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Redefining Urban and Suburban America

Evidence from Census 2000

Edited by Bruce Katz and Robert E. Lang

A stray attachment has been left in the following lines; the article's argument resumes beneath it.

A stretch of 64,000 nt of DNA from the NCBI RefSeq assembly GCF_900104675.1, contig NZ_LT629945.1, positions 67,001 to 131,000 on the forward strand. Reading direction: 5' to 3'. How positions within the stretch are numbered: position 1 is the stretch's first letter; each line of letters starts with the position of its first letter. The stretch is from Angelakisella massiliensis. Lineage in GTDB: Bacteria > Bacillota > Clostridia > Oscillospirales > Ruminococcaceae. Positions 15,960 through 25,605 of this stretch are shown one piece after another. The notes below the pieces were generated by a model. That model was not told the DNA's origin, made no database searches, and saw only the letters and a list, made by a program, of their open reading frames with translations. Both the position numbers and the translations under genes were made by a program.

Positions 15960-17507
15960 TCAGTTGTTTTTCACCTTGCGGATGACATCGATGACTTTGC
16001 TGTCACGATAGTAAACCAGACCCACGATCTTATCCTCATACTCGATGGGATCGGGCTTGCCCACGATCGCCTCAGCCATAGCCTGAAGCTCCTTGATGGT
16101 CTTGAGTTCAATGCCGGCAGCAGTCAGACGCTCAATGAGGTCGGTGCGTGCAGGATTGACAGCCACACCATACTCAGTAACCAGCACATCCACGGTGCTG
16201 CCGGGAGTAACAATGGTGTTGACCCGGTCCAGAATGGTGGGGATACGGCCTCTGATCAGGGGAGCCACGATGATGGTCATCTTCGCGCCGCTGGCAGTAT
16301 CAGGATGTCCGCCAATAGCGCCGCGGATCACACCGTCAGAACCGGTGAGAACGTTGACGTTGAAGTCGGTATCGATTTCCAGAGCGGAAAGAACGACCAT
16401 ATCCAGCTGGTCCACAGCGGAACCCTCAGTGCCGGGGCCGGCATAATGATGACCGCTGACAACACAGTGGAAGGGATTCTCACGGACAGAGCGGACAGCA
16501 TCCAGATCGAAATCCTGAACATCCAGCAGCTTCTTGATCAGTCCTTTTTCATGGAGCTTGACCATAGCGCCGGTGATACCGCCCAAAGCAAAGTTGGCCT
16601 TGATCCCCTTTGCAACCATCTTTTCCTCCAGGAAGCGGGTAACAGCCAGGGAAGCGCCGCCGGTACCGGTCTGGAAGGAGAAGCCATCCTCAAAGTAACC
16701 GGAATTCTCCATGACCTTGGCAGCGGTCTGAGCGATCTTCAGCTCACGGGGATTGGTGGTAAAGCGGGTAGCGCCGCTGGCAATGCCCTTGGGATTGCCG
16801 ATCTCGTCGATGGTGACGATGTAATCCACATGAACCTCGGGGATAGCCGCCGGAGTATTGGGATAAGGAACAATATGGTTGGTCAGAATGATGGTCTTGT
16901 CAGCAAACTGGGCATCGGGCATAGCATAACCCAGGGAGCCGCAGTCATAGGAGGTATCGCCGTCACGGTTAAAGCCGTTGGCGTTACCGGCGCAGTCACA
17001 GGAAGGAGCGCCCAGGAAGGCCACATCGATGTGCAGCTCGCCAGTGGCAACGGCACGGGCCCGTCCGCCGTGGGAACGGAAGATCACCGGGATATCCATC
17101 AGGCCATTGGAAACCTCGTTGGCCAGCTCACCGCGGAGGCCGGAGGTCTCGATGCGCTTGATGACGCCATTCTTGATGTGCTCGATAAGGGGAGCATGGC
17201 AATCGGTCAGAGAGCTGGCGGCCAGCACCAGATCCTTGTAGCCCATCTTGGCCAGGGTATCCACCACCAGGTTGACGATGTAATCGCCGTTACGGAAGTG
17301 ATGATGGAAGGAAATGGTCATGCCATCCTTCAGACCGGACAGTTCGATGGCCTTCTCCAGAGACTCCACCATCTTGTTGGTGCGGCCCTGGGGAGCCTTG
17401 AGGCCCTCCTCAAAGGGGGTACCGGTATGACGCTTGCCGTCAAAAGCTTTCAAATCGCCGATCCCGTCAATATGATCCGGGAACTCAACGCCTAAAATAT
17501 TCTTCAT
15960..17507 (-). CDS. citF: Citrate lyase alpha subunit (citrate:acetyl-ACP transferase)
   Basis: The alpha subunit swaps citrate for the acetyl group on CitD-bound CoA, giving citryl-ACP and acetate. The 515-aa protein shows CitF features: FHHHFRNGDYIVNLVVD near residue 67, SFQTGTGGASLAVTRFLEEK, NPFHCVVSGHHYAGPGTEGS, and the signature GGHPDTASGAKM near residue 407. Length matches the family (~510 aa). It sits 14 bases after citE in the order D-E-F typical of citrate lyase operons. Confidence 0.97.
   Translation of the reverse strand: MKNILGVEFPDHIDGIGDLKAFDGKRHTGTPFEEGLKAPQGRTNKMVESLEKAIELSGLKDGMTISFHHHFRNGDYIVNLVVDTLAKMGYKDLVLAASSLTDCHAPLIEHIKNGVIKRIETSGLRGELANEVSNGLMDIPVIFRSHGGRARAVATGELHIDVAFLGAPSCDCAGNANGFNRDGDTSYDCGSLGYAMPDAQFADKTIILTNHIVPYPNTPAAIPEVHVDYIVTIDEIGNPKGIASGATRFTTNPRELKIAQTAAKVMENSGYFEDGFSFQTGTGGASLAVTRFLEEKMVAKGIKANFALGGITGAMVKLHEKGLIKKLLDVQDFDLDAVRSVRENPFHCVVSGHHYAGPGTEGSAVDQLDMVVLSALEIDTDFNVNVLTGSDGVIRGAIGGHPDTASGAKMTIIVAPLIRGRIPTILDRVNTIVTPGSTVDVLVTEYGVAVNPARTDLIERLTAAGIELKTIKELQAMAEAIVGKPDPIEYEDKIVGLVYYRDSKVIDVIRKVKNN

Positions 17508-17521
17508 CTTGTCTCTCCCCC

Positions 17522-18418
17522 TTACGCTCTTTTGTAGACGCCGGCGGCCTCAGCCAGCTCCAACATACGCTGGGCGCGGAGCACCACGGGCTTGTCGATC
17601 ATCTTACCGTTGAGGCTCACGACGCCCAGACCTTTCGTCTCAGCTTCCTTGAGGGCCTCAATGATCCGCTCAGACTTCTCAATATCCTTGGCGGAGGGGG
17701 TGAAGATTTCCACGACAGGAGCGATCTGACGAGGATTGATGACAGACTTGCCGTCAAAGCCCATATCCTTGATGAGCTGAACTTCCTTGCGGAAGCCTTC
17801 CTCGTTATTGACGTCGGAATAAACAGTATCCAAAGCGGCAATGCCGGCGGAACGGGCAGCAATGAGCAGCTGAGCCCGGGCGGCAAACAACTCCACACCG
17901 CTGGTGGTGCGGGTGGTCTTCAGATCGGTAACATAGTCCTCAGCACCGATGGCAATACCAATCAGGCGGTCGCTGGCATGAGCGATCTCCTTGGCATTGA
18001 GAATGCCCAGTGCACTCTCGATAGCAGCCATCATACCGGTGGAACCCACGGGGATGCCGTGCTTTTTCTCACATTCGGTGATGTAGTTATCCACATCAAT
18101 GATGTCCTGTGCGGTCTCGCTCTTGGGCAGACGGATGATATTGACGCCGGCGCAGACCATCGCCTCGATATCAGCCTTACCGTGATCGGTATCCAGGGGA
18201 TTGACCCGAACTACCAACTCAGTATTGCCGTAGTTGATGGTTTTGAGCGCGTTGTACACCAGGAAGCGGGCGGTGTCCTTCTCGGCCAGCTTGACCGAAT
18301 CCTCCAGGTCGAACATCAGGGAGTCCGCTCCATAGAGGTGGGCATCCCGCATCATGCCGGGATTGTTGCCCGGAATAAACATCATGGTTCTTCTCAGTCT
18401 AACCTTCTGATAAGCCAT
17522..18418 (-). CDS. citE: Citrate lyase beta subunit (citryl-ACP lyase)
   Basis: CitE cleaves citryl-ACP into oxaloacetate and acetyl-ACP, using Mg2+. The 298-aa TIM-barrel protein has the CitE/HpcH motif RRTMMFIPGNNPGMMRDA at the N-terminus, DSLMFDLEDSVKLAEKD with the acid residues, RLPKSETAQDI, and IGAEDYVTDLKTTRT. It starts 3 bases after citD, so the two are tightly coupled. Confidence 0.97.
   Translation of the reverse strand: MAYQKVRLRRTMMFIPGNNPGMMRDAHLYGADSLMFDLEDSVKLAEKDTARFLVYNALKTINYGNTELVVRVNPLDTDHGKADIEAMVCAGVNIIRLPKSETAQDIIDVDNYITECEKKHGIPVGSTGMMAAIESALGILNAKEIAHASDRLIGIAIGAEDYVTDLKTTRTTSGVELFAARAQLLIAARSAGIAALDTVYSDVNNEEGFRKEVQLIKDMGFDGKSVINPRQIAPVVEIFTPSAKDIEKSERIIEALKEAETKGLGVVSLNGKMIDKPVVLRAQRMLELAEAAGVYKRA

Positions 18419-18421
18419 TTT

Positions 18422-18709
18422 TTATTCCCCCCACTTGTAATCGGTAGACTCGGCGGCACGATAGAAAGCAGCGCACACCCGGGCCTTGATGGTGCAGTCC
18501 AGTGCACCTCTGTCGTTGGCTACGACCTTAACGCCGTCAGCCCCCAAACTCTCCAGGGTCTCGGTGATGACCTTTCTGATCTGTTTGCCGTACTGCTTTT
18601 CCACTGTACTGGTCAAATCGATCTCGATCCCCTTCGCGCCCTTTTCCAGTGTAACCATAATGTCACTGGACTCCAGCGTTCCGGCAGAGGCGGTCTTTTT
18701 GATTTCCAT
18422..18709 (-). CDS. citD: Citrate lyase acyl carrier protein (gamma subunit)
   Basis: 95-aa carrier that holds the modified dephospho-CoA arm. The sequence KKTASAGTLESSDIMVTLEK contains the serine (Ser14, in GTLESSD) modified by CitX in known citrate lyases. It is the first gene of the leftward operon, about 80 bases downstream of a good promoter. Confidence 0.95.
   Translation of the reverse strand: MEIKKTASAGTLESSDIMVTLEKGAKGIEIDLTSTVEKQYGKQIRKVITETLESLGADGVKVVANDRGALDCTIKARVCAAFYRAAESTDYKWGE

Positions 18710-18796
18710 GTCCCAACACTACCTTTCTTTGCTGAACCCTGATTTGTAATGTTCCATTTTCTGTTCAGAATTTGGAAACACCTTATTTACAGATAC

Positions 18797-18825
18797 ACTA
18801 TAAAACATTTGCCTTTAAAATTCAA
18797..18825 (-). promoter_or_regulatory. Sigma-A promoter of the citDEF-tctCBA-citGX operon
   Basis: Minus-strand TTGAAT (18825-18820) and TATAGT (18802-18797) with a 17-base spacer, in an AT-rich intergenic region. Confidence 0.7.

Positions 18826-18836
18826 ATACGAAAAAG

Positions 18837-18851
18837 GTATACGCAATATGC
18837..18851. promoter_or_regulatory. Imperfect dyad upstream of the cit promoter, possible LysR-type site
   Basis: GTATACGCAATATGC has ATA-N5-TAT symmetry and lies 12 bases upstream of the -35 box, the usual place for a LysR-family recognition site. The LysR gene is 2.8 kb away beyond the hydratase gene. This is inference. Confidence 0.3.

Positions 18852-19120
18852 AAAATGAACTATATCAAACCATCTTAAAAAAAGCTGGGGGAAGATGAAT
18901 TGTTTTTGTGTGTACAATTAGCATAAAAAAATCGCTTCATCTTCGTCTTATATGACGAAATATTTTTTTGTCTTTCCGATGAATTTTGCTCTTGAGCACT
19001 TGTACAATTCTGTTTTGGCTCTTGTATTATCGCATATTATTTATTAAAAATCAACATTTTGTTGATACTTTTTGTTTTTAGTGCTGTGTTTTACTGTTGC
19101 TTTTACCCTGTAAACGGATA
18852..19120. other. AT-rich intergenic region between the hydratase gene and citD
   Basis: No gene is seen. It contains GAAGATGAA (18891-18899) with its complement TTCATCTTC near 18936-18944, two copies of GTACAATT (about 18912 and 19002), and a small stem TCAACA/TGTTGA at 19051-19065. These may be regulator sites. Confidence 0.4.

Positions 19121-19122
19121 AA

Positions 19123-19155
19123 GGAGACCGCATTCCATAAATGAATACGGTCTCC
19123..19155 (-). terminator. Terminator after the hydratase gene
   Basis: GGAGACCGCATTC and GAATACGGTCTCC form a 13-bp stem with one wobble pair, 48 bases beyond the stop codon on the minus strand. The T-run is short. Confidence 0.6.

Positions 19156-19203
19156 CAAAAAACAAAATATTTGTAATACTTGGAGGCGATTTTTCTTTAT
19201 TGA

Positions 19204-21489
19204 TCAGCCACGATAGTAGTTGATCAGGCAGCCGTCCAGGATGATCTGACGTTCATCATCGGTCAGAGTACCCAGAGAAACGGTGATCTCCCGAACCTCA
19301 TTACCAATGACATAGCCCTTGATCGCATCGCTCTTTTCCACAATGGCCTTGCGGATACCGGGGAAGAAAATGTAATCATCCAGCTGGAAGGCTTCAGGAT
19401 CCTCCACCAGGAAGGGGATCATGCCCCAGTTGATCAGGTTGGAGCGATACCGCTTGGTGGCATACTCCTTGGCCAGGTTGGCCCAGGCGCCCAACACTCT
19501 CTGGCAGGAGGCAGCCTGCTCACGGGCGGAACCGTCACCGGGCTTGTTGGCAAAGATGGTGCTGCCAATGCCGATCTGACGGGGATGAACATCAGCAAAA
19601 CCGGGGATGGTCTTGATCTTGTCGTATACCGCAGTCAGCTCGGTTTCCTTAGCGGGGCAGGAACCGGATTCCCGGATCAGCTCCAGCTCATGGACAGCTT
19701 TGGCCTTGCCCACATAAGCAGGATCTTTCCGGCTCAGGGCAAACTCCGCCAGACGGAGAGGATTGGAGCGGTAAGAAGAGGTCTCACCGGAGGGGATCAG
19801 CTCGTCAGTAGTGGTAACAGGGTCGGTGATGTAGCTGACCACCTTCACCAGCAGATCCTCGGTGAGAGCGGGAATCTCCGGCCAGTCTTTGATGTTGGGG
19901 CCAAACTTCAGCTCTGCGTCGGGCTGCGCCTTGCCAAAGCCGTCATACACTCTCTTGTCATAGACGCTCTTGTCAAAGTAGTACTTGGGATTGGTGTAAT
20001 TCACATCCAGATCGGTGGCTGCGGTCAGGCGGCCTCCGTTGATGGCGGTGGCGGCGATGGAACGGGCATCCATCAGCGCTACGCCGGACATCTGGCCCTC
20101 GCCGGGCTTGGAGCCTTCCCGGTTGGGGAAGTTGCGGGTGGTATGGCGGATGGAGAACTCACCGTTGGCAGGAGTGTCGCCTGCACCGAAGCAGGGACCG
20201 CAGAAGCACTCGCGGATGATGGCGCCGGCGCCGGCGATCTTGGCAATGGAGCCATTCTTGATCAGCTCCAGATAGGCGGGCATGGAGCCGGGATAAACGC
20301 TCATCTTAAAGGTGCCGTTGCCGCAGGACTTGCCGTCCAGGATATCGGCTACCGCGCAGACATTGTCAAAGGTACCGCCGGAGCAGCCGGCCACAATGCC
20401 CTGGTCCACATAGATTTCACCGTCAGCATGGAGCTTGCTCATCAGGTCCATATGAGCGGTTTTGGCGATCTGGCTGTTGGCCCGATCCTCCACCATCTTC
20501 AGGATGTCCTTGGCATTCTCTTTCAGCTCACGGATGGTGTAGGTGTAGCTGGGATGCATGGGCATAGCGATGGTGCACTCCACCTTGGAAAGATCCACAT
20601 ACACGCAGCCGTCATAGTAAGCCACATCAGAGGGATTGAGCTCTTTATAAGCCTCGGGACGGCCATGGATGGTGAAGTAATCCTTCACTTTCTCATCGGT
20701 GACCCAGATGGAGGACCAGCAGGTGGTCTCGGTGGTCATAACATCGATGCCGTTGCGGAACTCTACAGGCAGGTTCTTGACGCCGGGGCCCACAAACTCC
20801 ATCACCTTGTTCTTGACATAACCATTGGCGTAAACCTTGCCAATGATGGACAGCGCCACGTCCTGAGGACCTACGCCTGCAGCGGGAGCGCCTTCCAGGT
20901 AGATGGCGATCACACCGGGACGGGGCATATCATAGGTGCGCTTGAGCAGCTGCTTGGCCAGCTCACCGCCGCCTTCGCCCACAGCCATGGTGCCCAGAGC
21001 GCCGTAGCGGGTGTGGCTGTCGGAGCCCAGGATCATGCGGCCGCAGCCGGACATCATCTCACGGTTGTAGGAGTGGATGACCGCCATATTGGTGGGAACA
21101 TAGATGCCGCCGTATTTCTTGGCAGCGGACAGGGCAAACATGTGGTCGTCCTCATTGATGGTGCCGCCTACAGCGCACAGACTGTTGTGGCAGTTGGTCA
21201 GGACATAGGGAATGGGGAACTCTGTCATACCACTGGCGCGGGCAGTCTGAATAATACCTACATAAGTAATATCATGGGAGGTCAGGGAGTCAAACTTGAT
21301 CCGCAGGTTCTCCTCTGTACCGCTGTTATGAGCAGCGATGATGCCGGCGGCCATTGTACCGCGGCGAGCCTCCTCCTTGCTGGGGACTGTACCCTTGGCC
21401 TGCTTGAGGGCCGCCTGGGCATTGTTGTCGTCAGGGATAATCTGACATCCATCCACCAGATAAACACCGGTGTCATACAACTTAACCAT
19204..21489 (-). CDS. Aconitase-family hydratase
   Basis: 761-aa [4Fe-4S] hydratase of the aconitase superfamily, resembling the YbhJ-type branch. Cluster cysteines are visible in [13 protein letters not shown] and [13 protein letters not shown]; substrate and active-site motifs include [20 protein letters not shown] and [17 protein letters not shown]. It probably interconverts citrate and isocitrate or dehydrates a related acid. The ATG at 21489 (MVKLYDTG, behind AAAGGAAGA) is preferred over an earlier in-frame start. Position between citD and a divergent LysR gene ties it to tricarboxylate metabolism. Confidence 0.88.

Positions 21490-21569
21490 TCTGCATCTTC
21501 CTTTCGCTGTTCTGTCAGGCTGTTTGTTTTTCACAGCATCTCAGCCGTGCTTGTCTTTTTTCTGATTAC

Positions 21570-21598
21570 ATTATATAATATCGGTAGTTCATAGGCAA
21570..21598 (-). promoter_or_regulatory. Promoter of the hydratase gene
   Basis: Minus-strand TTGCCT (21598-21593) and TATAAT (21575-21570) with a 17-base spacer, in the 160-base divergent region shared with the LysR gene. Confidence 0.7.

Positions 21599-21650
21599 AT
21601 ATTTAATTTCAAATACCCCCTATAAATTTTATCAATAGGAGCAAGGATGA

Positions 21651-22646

The early returns from Census 2000 data show that the United States continued to undergo dynamic changes in the 1990s, with cities and suburbs providing the locus of most of the volatility. Metropolitan areas are growing more diverse—especially with the influx of new immigrants—the population is aging, and the make-up of households is shifting. Singles and empty-nesters now surpass families with children in many suburbs. The contributors to this book review data on population, race and ethnicity, and household composition, provided by the Census’s “short form,” and attempt to respond to three simple queries: —Are cities coming back? —Are all suburbs growing? —Are cities and suburbs becoming more alike? Regional trends muddy the picture. Communities in the Northeast and Midwest are generally growing slowly, while those in the South and West are experiencing explosive growth (“Warm, dry places grew. Cold, wet places declined,” note two authors). Some cities are robust, others are distressed. Some suburbs are bedroom communities, others are hot employment centers, while still others are deteriorating. And while some cities’ cores may have been intensely developed, including those in the Northeast and Midwest, and seen population increases, the areas surrounding the cores may have declined significantly. Trends in population confirm an increasingly diverse population in both metropolitan and suburban areas with the influx of Hispanic and Asian immigrants and with majority populations of central cities for the first time being made up of minority groups. Census 2000 also reveals that the overall level of black-to-nonblack segregation has reached its lowest point since 1920, although high segregation remains in many areas. Redefining Urban and Suburban America explores these demographic trends and their complexities, along with their implications for the policies and politics shaping metropolitan America. The shifts discussed here have significant influence in demand for housing and schools, childcare and healthcare, as well as private goods and services. Contributors include: Alan Berube (Brookings Institution); Benjamin Forman(Massachusetts Institute of Technology); William H. Frey (University of Michigan, Milken Institute); Edward L. Glaeser (Harvard University); John R. Logan (University at Albany, State University of New York), William H. Lucy (University of Virginia); David L. Phillips (University of Virginia); Jesse M. Shapiro (Harvard University), Patrick A. Simmons (Fannie Mae Foundationa); Audrey Singer (Brookings Institution); Rebecca R. Sohmer (Fannie Mae Foundation); Roberto Suro (Pew Hispanic Center); Jacob L. Vigdor (Duke University. Brookings Metro Series

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